After Saint Columba established the religious center and the island monastery of Iona, in the Kingdom of Dalriada, in 563, (modern-day Argyll), Columba’s family of monasteries came to include Derry, Durrow, and Kells in Ireland, and out of Iona – Lindisfarne, with its own foundtations in England, such as Melrose. On his return from Iona, King Oswald had brought with him Irish monks of the Columban Church, who converted pagan Northumbria’s Anglo-Saxons. Consequently, the conversion was not limited to just a royal household, as it was practiced by missionaries sent to the British Isles by the Roman Church from 597. Eventually, in 635AD. the monastery on the Island of Lindisfarne was founded by Saint Aidan from Iona and his companions to become an important center of medieval Christianity.


The successor to Lindisfarne bishopric was Saint Cuthbert, who had become inspired by Saint Aidan’s life and followed a monastic conduct of the Hiberno-Scottish Church, with a particular taste for emulating the eremitic traditions of the early monks of the eastern and Egyptian deserts. The latter lived like hermits but still were part of monastic communities, which was in contrast with the communal living in Western monasticism. Living in such isolated places as Iona or Lindisfarne (not to mention Skellig Michael), where the former is an island and the second is cut off by tides, Celtic hermits visibly followed the way of Egyptian Fathers’ withdrawing to the desert. As a nominant scholar says, Celtic monks had replaced the desert with the ocean …

Hermit-Like Saint Cuthbert

After Saint Cuthbert’s death, in 687 A.D., miracles attributed to him caused Lindisfarne to become a place of pilgrimage, and the monastery acquired great wealth and status. The cult of Saint Cuthbert also consolidated the monastery’s reputation as a center of Christian learning.  One of the results was the production of the early medieval masterpiece of an illuminated book,  now known as the Lindisfarne Gospels, which were created on the island in the early eighth century.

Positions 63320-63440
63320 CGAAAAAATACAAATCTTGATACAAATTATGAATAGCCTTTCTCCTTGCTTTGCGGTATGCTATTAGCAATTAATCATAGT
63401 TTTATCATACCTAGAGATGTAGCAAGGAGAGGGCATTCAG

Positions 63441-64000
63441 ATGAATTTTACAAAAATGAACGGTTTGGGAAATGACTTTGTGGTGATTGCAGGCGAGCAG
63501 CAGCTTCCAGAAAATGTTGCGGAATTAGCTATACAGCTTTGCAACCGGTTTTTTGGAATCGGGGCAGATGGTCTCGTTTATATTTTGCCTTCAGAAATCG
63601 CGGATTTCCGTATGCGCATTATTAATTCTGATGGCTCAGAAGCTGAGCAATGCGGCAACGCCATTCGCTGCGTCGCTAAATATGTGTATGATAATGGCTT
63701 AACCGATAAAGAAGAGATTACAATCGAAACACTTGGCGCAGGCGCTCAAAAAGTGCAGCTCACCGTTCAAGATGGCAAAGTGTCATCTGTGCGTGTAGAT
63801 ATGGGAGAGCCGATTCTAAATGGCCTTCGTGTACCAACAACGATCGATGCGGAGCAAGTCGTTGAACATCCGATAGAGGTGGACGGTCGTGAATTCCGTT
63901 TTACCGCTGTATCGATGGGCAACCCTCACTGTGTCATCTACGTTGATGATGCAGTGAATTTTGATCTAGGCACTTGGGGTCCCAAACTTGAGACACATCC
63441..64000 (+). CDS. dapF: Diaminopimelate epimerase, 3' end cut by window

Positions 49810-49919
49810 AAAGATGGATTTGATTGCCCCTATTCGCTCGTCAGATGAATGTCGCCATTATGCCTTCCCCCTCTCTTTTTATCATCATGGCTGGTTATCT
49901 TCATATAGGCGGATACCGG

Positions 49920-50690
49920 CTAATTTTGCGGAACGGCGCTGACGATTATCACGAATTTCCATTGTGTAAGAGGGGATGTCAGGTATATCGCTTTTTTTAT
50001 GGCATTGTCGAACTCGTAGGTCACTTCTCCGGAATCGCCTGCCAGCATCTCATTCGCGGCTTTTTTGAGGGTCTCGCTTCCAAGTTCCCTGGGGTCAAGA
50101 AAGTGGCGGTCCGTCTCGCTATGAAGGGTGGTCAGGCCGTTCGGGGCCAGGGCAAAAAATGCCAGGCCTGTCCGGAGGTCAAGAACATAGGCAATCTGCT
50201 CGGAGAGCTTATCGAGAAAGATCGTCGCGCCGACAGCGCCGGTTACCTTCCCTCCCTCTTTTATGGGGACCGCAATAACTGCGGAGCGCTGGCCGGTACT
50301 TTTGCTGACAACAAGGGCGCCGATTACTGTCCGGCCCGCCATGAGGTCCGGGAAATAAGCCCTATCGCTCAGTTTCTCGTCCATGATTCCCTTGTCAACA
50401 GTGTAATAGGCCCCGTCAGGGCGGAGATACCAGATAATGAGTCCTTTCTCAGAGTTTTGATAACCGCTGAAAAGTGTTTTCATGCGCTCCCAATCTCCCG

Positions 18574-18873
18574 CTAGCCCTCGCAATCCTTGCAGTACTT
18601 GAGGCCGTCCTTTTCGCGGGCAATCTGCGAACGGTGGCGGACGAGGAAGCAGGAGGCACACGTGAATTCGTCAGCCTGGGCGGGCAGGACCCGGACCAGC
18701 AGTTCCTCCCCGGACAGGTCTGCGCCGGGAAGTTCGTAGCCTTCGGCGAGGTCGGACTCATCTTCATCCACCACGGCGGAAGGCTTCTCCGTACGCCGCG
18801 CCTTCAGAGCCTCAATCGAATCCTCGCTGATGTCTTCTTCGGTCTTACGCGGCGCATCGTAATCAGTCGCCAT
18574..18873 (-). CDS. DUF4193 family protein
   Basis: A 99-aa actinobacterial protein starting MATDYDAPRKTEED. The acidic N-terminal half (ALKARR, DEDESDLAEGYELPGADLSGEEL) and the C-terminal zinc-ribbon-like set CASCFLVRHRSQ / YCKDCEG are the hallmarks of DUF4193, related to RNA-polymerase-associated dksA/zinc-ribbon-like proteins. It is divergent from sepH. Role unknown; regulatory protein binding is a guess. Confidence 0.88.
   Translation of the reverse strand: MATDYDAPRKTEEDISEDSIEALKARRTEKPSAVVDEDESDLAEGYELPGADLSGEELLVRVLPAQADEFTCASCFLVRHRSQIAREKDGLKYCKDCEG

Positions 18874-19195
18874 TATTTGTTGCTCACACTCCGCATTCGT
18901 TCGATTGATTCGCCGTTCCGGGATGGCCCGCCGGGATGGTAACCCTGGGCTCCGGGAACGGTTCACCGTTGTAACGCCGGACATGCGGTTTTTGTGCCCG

Even today, the Holy Island is famous for its two great Bishops, Saint Aidan, who came together with his followers from Iona, invited by King Oswald, in the seventh century, and Saint Cuthbert, who first came to Lindisfarne as a prior in the 70s of the seventh century. Saint Aidan remained the Bishop of Lindisfarne until he died in 651 A.D., and his death had an impact on young Cuthbert, who according to a legend, saw the soul of Saint Aidan being taken by angels to heaven. It was the very moment when he decided to become a monk.

On the Verge of the Viking Age

The growing wealth of the monastery at the end of the seventh century and throughout the eighth century invited some unwanted visitors.


Vikings came to Lindisfarne in 793 in what was the first major attack on Europe. People from Britain had encountered the Vikings yet before their massive raid on Lindisfarne. Yet, it was the first major attack and it was shocking not only in the brutality of it but also the fact that it took place in the heart of Christian Northumbria. Many monks were killed or enslaved, and the event is often regarded as the beginning of the Viking Age.

An Oasis in the Modern World

With its ancient associations, the Castle, and Priory ruins, Lindisfarne remains today a holy site and place of pilgrimage for many. The island is a thriving community with a busy harbour, shops, hotels, and inns. There is much to see on the island: birdwatching, fishing, golf, painting, photography, and, of course, history are just some of the activities to be enjoyed on the Holy Island today.

Featured image: The view of the Holy Island with the charming silhouette of Lindisfarne Castle from the 16th century. Photo by Felipe Almeida. Copyright©Archaeotravel. Copyright©Archaeotravel.

By Joanna
Faculties of English Philology, History of Art and Archaeology.
University of Silesia in Katowice, Poland;
Cardinal Stefan Wyszyński University in Warsaw, Poland;
University College Dublin, Ireland.


Brown, M.P., 2004. Painted Labyrinth. The World of the Lindisfarne Gospels. London: The British Library.

Simpson, D. ‘Lindisfarne. Island and causeway’, in England’s North East. (bit.ly/4bpDlVo; accessed 27th June, 2024).